July 14, 2016

Everyone says that your school days shape your life. But I feel that mine did in a profound way. And I’m still affected by it every day. I was sixteen when I first started struggling significantly with mental ill health. At the time I had no idea what it was – or even if I was ill – and that terrified me; the idea that I could be like that forever was my worst nightmare.

I cried all the time and barely spoke to anyone, but mainly because no one spoke to me. When you’re sixteen and you have loads of friends one minute, and you walk home on a Friday only to return to school on a Monday to cry, and have everyone stare at you and no one talk to you, you feel incredibly lonely, and desperate. I remember sitting in the library by myself while people stared at me over their books, but I didn’t really understand why. I remember running out of classes, and sobbing my heart out in front of teachers. In the space of a few months, my life had totally changed.

I didn’t go to the doctors, and no one in my family talked about the way I was feeling. Maybe if you don’t talk about it, it doesn’t exist, right? Wrong: in the long run it gets worse. By some miracle my symptoms improved, so I put it to the back of my mind, made new friends and lived happily for the next three years. Until it happened again. This time I had to do something about it; I went to the doctor and was prescribed anti-depressants.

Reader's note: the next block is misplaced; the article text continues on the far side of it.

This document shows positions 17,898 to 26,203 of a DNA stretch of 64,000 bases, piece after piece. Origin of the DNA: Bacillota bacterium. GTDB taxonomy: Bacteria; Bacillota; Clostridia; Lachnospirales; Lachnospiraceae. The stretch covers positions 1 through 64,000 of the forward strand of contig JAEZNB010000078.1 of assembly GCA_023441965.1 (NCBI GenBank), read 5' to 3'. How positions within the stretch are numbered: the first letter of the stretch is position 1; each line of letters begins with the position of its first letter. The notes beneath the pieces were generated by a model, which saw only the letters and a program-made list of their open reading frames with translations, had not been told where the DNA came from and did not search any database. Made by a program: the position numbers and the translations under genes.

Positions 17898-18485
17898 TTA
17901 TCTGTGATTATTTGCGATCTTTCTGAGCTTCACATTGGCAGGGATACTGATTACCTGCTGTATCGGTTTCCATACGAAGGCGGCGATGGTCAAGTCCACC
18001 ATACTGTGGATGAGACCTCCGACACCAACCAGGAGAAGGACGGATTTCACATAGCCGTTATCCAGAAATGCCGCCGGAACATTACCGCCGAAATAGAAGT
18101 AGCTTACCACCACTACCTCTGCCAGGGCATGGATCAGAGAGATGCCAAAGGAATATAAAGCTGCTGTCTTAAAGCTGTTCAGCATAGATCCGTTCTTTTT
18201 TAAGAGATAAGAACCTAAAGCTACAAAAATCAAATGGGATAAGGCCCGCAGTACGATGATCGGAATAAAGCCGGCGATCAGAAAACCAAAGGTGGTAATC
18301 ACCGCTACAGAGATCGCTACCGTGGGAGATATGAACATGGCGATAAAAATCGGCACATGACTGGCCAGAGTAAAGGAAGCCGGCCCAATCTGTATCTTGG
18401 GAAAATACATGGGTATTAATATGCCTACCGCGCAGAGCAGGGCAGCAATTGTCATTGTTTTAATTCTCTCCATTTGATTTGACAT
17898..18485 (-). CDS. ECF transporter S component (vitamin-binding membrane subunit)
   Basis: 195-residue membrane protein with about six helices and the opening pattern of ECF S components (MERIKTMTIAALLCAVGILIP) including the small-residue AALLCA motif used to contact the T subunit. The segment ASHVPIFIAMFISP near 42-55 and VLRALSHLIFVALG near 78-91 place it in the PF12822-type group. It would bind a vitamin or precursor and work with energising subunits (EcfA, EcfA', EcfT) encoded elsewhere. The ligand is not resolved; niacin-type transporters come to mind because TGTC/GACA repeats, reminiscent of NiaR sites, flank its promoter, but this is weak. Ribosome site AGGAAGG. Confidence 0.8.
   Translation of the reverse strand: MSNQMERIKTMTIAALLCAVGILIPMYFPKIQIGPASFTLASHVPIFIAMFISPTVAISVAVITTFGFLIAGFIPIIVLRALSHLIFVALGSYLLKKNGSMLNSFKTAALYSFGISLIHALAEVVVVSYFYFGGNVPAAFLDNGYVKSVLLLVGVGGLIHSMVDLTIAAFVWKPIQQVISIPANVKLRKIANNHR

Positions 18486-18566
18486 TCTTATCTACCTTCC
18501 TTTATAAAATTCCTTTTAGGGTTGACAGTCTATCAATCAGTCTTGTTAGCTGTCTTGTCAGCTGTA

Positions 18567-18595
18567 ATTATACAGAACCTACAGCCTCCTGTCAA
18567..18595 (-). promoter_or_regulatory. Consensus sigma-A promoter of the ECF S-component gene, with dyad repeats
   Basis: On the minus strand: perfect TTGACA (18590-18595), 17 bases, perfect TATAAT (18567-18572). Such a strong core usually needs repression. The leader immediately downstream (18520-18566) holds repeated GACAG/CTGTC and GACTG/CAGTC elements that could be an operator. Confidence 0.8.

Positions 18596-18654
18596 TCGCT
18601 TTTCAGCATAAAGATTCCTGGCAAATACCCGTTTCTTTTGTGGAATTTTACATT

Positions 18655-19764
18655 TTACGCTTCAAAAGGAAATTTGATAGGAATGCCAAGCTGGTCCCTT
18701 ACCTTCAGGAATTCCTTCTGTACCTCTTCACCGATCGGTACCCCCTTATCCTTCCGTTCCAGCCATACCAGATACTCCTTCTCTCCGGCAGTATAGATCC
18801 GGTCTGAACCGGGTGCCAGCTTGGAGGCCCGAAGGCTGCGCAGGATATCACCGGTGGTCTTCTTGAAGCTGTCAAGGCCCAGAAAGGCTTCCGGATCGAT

A few years on, I received talking therapy, but my symptoms were cyclical so I kept finding it relevant, then irrelevant. Then it wasn’t cyclical: it became constant. My symptoms were horrific, and I needed someone to hear me. At 27 I was diagnosed with bipolar disorder and at 29 with schizoaffective disorder, which makes a huge amount of sense to me and validates how I’ve been feeling, maybe since I was a small child.

But it’s those months when I was sixteen that I keep coming back to. I was judged, and stared at, and ignored, and I think it was that stigma that made me too scared and ignorant to seek help for years, in turn possibly making my illness worse. If young people in particular know the symptoms of certain illnesses, and know that you’re not a “freak” for being ill – you are just that: ill – then we might recognise that there’s something wrong with someone, instead of leaving it too late.

Time to Change has given me the opportunity to feel that I’m making a difference. The thought that somewhere out there a young person (or anyone, for that matter) might be experiencing what I did is too horrible for words. I want that person to know that, however lonely they might feel, they’re not alone. And I want the people around them to know that the way they behave can make a world of difference to their life.

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